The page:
Friday, July 7, 2017

"The Most Beautiful and Most Profound Texts on the Eucharist and its Human Significance, with the New Understanding of the Christian Concept of Sacrifice in an Hitherto Unsurpassed Persuasiveness and Sublimity: City of God Book X" --Joseph Ratinger

Thus the 2011 prologue to his first doctoral thesis on Augustine: Gesammelte Schriften I: Volk und Haus Gottes in Augustins Lehre von der Kirche, Freiburg: Herder, 2011, 8-9.

Below is one of the chapters of that same book ten of The City of God so praised by Ratzinger.

Book x Chapter 6
Of the true and perfect sacrifice

A true every work done in order that we may draw near to God in holy fellowship: done, that is, with reference to that supreme good and end in which alone we can be truly blessed. Therefore, even the mercy which we extend to men is not a sacrifice if it is not given for God's sake. For, though performed or offered by man, a sacrifice is a divine thing, as the Latin authors of old showed when they used the word sacrificium. Thus, a man who is consecrated in the name of God and pledged to God is himself a sacrifice insofar as he dies to the world so that he may live to God. (Cf. Rom. 6,11) For this too pertains to mercy: to that mercy which each man shows to himself. And so it is written, 'Have mercy on thy soul by pleasing God.' (Ecclus. 30,24) Our body also is a sacrifice when we chasten it by temperance, if we do so, as we ought, for God's sake, so that we may not yield our members as instruments of unrighteousness unto sin, but as instruments of righteousness unto God. (Cf. Rom. 6,16f.)  The apostle exhorts us to this when he says: 'I beseech you therefore, brethren, by the mercy of God, that ye present your bodies a living sacrifice, holy, acceptable to God, which is your reasonable service.' (Rom. 12,1) The body, then, which, because it is inferior, the soul uses as a servant or instrument, is a sacrifice when it is used rightly and with reference to God. And, if this is so, how much more does the soul itself become a sacrifice when it directs itself to God so that, inflamed with the fire of His love, it may receive His beauty and be pleasing to Him, losing the form of worldly desire and being reformed immutably by its submission to Him! This, indeed, the apostle adds in what follows, when he says: 'And be not conformed to this world; but be ye transformed in the renewing of your mind, that ye may prove what is that good, and acceptable, and perfect will of God.' (Rom. 12,2)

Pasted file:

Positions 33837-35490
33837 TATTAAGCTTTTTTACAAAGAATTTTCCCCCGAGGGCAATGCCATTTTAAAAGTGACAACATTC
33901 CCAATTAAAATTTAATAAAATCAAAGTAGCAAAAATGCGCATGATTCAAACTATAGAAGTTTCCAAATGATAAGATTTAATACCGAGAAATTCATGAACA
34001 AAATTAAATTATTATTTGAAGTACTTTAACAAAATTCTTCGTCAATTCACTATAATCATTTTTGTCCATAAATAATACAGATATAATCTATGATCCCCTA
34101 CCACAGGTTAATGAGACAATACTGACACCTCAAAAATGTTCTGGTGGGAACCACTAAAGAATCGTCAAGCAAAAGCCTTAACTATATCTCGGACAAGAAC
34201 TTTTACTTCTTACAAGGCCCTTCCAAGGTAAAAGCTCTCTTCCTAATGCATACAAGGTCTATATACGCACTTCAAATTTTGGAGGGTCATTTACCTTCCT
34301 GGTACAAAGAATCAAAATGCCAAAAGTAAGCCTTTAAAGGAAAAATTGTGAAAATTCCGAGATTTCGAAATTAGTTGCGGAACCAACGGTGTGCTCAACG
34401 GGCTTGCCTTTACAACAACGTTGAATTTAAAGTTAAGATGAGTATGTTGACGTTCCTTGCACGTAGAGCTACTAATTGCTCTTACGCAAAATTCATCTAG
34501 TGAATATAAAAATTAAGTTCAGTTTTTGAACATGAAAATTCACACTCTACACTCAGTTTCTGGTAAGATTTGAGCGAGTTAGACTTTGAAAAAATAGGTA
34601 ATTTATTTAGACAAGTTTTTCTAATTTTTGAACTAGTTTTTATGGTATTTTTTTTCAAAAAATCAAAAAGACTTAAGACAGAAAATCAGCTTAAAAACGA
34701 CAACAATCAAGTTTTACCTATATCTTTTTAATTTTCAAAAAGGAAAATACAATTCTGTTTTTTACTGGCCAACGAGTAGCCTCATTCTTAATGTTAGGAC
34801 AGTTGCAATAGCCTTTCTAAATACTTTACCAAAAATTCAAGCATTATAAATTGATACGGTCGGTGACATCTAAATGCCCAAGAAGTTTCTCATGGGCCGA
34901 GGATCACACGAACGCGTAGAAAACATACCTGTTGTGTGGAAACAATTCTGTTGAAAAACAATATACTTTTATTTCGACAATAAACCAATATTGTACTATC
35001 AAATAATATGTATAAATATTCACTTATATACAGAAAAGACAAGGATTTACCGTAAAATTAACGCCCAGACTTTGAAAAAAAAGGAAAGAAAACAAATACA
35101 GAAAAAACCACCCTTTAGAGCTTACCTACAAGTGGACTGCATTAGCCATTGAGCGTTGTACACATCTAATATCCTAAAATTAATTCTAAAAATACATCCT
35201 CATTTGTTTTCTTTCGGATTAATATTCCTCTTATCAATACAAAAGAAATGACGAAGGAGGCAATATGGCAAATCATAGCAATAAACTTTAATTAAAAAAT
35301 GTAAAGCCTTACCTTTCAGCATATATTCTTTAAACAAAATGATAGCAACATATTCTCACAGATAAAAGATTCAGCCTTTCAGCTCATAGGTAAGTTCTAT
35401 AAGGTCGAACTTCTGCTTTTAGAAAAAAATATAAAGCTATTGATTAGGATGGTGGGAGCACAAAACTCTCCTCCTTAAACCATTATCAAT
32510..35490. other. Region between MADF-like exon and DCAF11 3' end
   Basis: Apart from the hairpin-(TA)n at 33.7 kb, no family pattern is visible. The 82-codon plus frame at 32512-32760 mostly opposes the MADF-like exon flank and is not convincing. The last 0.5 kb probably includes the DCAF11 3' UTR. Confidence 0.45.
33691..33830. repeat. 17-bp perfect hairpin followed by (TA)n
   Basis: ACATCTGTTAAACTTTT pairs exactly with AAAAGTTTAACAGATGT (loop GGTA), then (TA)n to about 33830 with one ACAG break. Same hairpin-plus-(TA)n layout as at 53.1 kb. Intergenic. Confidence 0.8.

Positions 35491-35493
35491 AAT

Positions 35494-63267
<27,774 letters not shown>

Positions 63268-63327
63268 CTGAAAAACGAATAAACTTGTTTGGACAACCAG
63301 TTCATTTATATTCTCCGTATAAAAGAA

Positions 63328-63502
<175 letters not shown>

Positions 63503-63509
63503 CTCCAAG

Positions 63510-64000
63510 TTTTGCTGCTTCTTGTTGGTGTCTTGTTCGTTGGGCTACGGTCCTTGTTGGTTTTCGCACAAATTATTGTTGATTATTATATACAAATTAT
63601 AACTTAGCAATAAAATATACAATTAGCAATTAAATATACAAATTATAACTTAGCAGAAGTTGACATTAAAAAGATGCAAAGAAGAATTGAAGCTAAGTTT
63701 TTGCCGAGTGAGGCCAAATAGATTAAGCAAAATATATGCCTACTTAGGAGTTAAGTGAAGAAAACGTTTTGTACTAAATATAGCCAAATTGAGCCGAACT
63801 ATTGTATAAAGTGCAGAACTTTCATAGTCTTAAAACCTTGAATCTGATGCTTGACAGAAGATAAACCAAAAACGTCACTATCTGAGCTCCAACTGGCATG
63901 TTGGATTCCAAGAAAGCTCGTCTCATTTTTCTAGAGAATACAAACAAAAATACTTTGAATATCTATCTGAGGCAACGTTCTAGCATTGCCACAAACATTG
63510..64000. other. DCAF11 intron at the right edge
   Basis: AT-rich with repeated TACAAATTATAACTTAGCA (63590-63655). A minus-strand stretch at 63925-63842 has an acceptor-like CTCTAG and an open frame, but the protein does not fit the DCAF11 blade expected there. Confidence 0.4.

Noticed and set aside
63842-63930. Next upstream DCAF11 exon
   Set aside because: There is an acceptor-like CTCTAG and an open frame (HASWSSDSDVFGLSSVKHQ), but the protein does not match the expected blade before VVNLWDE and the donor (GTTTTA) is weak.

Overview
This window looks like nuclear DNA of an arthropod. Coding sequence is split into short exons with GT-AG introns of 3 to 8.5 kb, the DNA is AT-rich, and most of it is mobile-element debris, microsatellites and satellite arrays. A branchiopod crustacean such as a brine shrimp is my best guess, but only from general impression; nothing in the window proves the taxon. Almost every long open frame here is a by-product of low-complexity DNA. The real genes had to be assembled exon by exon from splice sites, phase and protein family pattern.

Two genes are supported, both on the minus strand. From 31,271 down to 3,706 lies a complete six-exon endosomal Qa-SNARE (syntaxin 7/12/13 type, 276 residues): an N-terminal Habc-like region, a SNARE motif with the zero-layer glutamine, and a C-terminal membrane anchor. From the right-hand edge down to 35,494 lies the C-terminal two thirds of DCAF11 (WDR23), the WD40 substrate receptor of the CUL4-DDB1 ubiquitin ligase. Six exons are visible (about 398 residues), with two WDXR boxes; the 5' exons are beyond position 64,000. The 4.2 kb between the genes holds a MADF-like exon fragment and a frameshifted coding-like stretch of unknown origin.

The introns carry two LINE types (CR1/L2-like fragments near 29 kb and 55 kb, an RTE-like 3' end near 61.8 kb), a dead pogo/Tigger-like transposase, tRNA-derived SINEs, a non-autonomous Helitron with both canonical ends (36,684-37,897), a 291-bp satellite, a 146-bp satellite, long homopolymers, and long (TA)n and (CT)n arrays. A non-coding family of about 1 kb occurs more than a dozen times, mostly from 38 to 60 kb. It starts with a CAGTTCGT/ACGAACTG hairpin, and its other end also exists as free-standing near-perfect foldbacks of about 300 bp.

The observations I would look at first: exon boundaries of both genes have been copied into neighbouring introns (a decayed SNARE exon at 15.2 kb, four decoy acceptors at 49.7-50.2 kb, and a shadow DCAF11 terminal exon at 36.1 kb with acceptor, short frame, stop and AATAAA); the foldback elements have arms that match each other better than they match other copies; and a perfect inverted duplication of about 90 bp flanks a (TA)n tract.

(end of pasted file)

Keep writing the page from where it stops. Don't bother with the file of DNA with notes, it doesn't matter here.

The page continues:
Since, therefore, true sacrifices are works of mercy shown to ourselves or to our neighbours, and done with reference to God; and since works of mercy have no object other than to set us free from misery and thereby make us blessed; and since this cannot be done other than through that good of which it is said, 'It is good for me to be very near to God': (Psalm 73,28) it surely follows that the whole of the redeemed City--that is, the congregation and fellowship of the saints--is offered to God as a universal sacrifice for us through the great High Priest Who, in His Passion, offered even Himself for us in the form of a servant, so that we might be the body of so great a head. (Cf. Phil. 2,7) For it was this form that he offered, and in it that he was offered, because it is according to it that he is a our Mediator. In this form He is our Priest; in it, He is our sacrifice. Thus, when the apostle has exhorted us to present our bodies as a living sacrifice, holy, acceptable to God, our reasonable service, and not to be conformed to this world, but to be transformed in the renewing of our mind, that we might prove what is that good, and acceptable , and perfect will of God, that is, the true sacrifice of ourselves, he says: 'For I say, through the grace of God which is given unto me, to every man that is among you, not to think of himself more highly than he ought to think, but to deal soberly, according as God hath dealt to every man the measure of faith. For, as we have many members in one body, and all members have not the same office, so we, being many, are one body in Christ, and every one members of one another, having gifts differing according to the grace that is given to us.' (Rom. 12,3) This is the sacrifice of Christians; 'We, being many, are one body in Christ.' And this also, as the faithful know, is the sacrifice which the Church continually celebrates in the sacrament of the altar, by which she demonstrates that she herself is offered in the offering that she makes to God.
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